Coal Fire Turns Australian Mine Into Mordor's Mount Doom -

Coal Fire Turns Australian Mine Into Mordor's Mount Doom - 

australia coal mine fire 1

A fire at the the Hazelwood open-cut coal mine has turned a large swathe of Morwell, Australia into something out of J.R.R. Tolkien's Mordor.

The fire at the mine has been blazing for three weeks and is believed to be the result of a bushfire started by an arsonist. The town of Morwell and its 14,000 inhabitants has been blanketed in smoke and authorities fear it could take months to completely extinguish the blaze. The town is about 150 km east of Melbourne.

There is speculation that the government of the province of Victoria may soon order a total evacuation. Tens of thousands of gas masks have been distributed, according to Vice.

The blaze poses a difficult challenge for firefighters because even when flames are extinguished the coal continues to smoulder. The fire can reignite at any moment and rages underground. Firefighters are concerned about the danger posed by landslides caused by the huge quantity of water being used on the flames.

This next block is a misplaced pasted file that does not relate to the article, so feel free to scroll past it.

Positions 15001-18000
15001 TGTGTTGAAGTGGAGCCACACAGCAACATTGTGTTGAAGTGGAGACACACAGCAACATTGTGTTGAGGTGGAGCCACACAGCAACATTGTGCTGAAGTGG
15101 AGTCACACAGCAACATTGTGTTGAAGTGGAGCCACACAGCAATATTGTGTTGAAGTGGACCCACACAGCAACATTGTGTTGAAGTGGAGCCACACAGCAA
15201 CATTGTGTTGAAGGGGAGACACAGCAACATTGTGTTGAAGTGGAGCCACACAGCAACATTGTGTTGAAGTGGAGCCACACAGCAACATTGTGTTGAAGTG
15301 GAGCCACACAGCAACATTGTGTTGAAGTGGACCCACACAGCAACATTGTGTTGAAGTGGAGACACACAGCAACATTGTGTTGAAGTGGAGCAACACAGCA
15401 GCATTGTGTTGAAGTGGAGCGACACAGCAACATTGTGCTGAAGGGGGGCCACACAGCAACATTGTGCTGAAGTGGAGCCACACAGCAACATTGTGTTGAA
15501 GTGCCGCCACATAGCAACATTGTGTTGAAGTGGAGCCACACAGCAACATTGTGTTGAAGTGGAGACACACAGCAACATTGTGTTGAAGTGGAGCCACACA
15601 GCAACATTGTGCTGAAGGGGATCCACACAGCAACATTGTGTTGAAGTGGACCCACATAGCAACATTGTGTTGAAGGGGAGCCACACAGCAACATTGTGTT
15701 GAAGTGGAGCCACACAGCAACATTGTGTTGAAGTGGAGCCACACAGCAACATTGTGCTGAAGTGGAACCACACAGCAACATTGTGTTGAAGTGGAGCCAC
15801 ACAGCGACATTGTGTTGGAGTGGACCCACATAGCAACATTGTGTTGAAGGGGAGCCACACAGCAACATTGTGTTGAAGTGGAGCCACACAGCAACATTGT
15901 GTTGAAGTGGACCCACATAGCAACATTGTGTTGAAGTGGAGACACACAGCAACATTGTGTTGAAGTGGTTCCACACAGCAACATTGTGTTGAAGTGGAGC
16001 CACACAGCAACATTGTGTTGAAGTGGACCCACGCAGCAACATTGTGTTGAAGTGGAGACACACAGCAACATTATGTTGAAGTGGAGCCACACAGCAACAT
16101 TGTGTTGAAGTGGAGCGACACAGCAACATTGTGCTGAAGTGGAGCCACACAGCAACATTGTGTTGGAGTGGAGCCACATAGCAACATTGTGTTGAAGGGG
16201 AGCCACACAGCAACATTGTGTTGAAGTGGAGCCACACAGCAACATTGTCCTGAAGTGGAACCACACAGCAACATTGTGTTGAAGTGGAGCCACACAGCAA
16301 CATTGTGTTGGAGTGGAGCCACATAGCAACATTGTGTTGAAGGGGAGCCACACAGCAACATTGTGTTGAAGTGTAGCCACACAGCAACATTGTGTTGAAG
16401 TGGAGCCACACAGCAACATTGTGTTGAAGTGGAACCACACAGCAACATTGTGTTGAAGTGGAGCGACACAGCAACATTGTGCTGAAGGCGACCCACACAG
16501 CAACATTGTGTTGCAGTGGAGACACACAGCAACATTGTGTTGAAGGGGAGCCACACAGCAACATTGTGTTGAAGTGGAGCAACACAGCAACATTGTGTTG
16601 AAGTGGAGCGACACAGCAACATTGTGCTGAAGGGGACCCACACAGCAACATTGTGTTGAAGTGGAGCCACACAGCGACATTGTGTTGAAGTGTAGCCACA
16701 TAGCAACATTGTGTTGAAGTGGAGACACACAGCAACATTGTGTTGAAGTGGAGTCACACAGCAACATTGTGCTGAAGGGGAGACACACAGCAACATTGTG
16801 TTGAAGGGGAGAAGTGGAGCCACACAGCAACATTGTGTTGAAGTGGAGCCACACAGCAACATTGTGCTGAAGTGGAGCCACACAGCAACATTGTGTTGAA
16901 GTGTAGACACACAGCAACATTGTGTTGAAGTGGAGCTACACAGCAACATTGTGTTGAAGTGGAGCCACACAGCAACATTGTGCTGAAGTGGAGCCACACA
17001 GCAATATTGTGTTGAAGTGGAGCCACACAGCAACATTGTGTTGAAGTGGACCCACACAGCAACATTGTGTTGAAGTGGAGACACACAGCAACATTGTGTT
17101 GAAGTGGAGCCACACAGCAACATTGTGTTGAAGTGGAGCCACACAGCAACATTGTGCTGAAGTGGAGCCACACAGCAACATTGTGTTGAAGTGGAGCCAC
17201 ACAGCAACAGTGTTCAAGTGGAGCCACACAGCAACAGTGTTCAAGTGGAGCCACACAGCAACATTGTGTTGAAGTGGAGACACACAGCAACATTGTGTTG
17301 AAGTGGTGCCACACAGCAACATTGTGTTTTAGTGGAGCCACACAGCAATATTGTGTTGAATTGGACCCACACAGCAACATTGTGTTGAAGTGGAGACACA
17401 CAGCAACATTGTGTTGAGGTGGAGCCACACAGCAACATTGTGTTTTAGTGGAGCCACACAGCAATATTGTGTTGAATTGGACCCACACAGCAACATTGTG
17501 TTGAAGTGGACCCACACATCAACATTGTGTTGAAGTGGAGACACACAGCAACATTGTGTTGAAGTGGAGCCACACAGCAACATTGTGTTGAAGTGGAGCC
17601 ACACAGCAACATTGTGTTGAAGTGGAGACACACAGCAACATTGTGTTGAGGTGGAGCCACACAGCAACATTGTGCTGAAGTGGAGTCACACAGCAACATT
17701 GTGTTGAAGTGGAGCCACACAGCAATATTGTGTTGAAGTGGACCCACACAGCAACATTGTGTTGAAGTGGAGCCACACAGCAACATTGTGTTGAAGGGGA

'Dead' elderly man wakes up in body bag at funeral home... -

'Dead' elderly man wakes up in body bag at funeral home... -

Workers at a Mississippi funeral home say they found a man alive and kicking when they opened a body bag.

Holmes County Coroner Dexter Howard calls it a miracle that 78-year-old Walter Williams is alive.

The coroner was called to Williams' home in Lexington, a community north of Jackson, where family members believed he had died.

Howard says Williams had no pulse and was pronounced dead Wednesday at 9 p.m.